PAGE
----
June 7 – August 30, 2013
June 14 | 5:30 pm
For more than 20 years Lola Flash has been committed to deconstructing racism, sexism and homophobia through challenging photographic imagery. [sur]passing is a work in progress that confronts the phenomenon known as pigmentocracy. The term, coined by cultural critic Kobena Mercer in 1994, describes a hierarchy wherein a slave’s socio-economic position could be determined by their skin color. In [sur]passing, Flash analyzes the impact of this condition on contemporary society.
Posed in front of the varied yet undefined skylines of London, New York, and South Africa, Flash’s models, both male and female, represent an array of skin-color. Their youthful energy suggests they have transcended the pecking order that has historically been the source of contention throughout the African Diaspora.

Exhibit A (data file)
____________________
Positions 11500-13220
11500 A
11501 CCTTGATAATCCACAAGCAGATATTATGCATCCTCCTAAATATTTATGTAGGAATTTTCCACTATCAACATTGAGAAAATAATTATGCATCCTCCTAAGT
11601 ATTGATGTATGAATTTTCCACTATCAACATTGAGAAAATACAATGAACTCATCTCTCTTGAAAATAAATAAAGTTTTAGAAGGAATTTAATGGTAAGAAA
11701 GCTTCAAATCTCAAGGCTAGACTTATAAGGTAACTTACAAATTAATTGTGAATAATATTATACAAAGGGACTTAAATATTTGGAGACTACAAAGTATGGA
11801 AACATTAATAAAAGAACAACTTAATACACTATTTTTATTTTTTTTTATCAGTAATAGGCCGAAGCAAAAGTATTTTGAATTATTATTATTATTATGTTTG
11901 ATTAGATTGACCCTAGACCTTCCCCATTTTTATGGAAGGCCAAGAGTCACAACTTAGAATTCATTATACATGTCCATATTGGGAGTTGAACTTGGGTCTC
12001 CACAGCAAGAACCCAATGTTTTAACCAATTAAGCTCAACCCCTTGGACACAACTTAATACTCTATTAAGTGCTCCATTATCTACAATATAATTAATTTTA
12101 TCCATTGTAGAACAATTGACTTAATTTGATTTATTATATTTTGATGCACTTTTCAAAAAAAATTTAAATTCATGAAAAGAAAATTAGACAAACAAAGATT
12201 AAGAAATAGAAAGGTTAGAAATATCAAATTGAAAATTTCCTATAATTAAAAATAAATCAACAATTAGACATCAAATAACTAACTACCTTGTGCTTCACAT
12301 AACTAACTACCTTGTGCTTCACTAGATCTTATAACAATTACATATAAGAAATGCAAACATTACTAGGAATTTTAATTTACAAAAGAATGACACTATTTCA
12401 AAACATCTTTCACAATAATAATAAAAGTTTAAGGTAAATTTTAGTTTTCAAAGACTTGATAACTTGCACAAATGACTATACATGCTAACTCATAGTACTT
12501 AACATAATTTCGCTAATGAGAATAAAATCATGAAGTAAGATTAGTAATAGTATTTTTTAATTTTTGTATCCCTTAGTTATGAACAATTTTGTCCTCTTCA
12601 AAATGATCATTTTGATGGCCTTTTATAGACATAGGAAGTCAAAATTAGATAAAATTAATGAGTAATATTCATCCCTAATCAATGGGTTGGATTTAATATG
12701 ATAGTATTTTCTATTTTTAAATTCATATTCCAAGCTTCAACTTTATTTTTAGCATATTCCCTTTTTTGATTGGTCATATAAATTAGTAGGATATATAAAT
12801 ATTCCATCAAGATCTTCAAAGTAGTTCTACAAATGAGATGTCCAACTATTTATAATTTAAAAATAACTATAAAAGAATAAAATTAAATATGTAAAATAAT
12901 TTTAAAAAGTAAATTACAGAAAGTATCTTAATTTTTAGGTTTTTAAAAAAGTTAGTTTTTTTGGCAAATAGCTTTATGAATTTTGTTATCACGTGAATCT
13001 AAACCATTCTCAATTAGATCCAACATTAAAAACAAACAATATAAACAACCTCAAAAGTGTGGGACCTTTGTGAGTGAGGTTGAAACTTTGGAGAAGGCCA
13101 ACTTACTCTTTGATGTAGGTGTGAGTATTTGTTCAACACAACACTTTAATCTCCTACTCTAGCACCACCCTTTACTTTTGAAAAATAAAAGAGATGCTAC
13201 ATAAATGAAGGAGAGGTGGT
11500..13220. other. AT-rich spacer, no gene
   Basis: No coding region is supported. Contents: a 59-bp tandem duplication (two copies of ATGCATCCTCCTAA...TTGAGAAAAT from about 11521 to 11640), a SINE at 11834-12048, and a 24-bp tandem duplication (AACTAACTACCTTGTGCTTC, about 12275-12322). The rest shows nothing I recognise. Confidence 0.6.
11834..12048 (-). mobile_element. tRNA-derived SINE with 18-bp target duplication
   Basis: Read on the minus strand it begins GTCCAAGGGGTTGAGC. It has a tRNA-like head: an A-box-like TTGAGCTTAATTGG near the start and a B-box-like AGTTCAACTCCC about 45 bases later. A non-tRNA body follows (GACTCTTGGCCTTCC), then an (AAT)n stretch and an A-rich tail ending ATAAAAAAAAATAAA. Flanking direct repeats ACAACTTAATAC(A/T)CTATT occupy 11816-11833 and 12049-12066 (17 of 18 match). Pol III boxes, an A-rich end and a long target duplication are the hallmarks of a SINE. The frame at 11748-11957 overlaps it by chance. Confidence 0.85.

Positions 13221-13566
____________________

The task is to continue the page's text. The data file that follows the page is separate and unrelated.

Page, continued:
According to Flash, these portraits represent a “new generation” – one that is above and beyond “passing.” They represent a fresh pride and strength; where ambiguity and blurred borders create individuality that elevates consciousness, and advances a plethora of complex and positive imagery of [black] people all over the world.
Flash received her BA in photography from the Maryland Institute of Art and an MFA from the London College of Communication. She has exhibited widely and her work appears in various collections including the Victoria and Albert Museum, London, England.